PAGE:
With regard to second language acquisition in school settings, Genesee (2006) notes that the findings on the effects of starting to teach children through the medium of a second language in kindergarten vs. secondary schools have been varied. Whereas some report that older students in bilingual programs can make impressive progress toward second language learning (Genesee, 1988; Krashen, Long, & Scarcella, 1979), others find that students starting in kindergarten do better (Genesee, 1981; Wesche, Toews-Janzen, & MacFarlane, 1996). But even some scholars who claim that starting earlier produces better results (e.g., Wesche et al., 1996) observe that the differences between early-onset bilingual and late-onset bilingual students tend to diminish as the students approach the end of secondary school. Other researchers (e.g., Singleton, 2001) also show that early second language learners are neither more successful nor more efficient in acquiring a second language than late second language learners.

When we consider the social and educational settings in which children and adults find themselves, we can explain a lot of the differences observed in child and adult second language acquisition. For instance, being schooled in a second language for six to seven hours a day is a significant source of language input for immigrant children. Schools provide children with structured opportunities to develop both spoken and written language through a wide range of academic and social activities. Most adults, on the other hand, do not have the luxury of being in school for six to seven hours a day. Immigrant adults often have limited second language input on the job and little time and energy to study the language systematically when they are not at work. Children’s communicative needs are also less complicated than those of adults, and children’s language practices are often supported through gestures and visuals whereas the same kind of help is normally not available to adults.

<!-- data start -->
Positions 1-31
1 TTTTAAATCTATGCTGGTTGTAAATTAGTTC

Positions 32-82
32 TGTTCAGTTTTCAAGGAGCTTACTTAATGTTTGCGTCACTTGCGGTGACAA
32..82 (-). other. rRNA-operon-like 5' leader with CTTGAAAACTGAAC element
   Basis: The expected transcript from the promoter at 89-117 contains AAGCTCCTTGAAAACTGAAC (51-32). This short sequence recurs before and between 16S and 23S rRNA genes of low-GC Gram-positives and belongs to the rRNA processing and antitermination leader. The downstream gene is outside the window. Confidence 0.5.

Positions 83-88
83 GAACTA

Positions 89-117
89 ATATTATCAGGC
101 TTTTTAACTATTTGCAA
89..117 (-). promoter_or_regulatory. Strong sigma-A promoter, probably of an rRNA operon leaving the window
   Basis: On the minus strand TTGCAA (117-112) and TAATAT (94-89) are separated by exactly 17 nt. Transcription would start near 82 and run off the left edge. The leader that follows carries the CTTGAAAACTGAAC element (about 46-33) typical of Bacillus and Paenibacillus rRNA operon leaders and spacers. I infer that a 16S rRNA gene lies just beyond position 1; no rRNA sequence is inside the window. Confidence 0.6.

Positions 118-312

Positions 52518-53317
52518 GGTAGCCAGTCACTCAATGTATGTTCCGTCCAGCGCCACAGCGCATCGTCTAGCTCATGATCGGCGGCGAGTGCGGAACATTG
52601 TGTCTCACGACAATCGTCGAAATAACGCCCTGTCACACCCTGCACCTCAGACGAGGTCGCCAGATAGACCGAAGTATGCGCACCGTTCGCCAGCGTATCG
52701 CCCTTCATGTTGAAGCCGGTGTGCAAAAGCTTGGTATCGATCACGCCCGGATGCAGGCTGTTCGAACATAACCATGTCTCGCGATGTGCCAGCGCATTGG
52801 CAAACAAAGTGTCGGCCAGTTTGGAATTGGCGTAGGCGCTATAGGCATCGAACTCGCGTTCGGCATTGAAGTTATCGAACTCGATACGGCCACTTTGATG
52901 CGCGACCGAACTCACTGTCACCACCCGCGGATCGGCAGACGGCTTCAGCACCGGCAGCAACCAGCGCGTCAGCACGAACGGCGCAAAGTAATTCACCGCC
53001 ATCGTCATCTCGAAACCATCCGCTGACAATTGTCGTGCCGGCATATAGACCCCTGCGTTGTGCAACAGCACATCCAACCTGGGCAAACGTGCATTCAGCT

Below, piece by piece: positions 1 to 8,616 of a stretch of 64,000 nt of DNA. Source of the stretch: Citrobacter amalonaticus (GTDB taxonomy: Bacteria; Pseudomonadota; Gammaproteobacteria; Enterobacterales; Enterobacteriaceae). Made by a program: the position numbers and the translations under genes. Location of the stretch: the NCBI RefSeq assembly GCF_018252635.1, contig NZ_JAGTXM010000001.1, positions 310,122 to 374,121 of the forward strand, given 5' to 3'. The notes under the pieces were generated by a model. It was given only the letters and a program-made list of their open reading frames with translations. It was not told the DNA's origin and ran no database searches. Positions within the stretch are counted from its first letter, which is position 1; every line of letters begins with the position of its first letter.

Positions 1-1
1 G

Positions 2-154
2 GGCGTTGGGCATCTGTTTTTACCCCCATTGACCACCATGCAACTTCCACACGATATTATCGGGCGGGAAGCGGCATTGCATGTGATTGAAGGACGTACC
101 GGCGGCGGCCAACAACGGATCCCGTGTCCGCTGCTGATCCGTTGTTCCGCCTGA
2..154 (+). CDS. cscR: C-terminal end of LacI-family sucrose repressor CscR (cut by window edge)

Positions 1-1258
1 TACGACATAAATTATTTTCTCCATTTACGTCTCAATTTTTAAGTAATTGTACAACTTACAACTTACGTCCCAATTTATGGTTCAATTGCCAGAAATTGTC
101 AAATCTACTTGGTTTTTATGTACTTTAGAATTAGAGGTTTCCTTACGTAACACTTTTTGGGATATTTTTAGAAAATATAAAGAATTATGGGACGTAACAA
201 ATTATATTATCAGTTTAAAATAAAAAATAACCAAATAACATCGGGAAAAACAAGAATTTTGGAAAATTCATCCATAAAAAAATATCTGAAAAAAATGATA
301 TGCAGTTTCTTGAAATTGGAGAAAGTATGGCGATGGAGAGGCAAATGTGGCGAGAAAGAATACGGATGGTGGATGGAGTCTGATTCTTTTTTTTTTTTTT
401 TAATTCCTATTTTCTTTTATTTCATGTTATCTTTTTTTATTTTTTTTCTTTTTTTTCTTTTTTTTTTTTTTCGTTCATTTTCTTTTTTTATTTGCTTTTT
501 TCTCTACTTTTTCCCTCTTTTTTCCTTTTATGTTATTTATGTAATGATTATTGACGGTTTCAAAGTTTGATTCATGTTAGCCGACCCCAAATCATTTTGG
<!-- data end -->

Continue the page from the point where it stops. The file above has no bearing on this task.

But given adequate time, effective instruction, motivation, and support, adults are quite capable of becoming bilingual. For example, the U.S. Defense Language Institute provides resident instruction for U.S. military and other government personnel “in 23 languages and two dialects, five days a week, seven hours per day, with two to three hours of homework each night” (Defense Language Institute Foreign Language Center (DLIFLC), 2012). The language courses last between 26 and 64 weeks, and the school’s website states: